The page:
Professor Humphrey has particular research interests in the areas of medical ultrasound and underwater acoustics. Common themes running through his research include the understanding and application of non-linear acoustics and the laboratory measurement of physical acoustic phenomena including scattering. His main research interests include: · Nonlinear propagation, streaming and imaging in medical ultrasonics; · Ultrasonic heating and propagation in biological media; · Parametric arrays and their application to acoustic measurements in the laboratory; · Acoustic transmission and reflection properties of isotropic and anisotropic materials; · Scattering from objects and methods of measuring and predicting the scattered field for regular and irregular bodies; · Numerical modelling of transducers and fields.
Paul has research interests which include signal processing, underwater acoustics and bioacoustics (the way animals, especially marine mammals, use sound). He is primarily concerned with developing tools to assist in the computer-aided analysis of underwater sounds and understanding the role of those sounds in the marine environment.
Acoustics, in the form of sonar, is an important tool for the exploration of the marine environment. It is used by the seismic industry to locate oil and gas reserves, by the military to detect objects, by oceanographers to make measurements and by marine mammals to survive.
Man-made underwater acoustic systems rely upon computers to process the data coming from sensors to interpret the environment. The processing methods within the computer systems are a critical component often defining the overall success of the instrument.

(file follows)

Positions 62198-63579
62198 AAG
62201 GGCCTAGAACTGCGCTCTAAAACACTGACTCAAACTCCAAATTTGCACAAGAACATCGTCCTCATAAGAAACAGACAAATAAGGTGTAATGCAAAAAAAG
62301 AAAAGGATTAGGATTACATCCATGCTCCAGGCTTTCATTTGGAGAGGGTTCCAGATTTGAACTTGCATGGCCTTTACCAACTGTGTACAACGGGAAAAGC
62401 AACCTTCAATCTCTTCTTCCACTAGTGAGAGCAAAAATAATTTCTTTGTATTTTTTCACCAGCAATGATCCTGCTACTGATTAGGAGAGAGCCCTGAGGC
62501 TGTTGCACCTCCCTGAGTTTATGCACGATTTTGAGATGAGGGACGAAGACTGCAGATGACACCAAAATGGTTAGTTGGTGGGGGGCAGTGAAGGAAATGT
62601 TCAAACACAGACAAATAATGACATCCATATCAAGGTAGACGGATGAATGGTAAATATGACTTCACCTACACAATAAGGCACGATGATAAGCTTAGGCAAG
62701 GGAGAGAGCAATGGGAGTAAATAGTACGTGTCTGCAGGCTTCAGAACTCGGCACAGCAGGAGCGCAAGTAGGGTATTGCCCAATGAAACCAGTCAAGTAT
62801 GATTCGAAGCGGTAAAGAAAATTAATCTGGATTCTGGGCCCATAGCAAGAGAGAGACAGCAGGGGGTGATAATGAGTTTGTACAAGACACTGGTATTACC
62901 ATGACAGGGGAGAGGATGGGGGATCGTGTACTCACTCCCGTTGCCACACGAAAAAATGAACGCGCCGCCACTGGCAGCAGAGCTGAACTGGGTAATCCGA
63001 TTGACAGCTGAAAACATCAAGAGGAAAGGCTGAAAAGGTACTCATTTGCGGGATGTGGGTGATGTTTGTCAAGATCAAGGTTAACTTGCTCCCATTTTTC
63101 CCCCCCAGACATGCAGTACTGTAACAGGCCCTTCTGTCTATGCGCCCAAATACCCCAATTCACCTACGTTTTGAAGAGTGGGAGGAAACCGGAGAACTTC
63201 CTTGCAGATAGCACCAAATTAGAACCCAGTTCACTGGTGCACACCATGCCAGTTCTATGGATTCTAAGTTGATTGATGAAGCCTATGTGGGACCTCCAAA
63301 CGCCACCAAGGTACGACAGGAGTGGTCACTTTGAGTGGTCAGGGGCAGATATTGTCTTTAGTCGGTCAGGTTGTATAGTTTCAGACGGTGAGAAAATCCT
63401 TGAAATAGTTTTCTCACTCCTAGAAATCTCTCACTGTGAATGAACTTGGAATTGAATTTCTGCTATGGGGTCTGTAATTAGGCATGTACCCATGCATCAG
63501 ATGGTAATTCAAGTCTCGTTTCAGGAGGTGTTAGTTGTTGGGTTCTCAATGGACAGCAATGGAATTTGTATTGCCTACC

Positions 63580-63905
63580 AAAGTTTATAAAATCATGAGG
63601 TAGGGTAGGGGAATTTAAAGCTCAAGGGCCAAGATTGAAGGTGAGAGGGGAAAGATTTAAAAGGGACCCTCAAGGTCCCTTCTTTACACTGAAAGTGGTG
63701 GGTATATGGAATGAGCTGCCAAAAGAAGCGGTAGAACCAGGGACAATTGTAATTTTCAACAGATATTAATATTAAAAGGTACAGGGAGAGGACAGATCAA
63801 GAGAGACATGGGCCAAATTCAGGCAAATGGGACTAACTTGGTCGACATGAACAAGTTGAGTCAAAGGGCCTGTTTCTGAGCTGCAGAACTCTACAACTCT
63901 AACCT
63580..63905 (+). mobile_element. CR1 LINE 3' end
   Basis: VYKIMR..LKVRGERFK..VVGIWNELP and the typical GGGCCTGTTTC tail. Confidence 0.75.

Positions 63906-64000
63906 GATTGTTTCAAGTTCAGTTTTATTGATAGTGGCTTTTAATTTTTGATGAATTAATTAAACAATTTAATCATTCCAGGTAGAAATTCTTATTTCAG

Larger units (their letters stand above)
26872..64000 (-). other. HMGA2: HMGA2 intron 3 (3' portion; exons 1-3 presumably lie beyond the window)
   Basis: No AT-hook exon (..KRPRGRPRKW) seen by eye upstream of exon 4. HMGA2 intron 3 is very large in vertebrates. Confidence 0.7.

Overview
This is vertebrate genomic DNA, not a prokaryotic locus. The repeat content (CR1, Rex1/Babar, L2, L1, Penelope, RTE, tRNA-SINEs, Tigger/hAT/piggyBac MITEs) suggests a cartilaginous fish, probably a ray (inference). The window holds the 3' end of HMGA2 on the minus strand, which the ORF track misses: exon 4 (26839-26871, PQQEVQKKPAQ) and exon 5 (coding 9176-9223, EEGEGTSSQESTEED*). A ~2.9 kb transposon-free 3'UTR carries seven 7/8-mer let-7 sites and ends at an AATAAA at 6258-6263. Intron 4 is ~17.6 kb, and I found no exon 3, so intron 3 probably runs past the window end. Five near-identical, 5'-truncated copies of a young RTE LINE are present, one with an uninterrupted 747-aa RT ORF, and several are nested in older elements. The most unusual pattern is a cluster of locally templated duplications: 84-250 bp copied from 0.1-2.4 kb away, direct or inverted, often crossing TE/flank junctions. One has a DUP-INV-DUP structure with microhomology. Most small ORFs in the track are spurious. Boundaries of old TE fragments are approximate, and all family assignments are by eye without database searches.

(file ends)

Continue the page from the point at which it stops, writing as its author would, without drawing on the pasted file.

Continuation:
His fluid dynamics expertise lies in the synthesis of analytical, experimental and computational methods for a diverse range of applications. Examples of such work are in the development of a patented integrated tidal energy generator (winner of The Engineers’ Energy Sector Innovation award 2008), supervision of the students who designed Amy Williams’ Gold medal winning bob skeleton sled (winner of The Engineer’s Sport Technology Innovation award in 2010) and with continued support for Gold medal success in 2014 and 2018, academic supervisor for the Delphin Autonomous underwater vehicle (winner of the SAUC-E competition in 2007).
He has acted as a consultant to diverse organisations including NOC, Speedo, Shell Shipping, BAEsystems, Rolls Royce, dstl, QinetiQ, and WS Atkins.
Expertise: Future Fuels for Shipping; Maritime Robotics and Autonomy; Rudder, hydrofoil, and control surface design; Unsteady race simulation for kayak, rowing and sailing; Hull-propeller-rudder interaction; Ship added resistance and manoeuvring in waves; Underwater noise prediction using CFD; Experimental techniques for use of wave/tow tank testing; Tidal turbines, wave energy and offshore wind turbine design; Wind turbine array power prediction; Hydrogen fuel cells for hybrid ship propulsion; Hydrodynamics of swimming assessment by pool based test techniques and using CFD.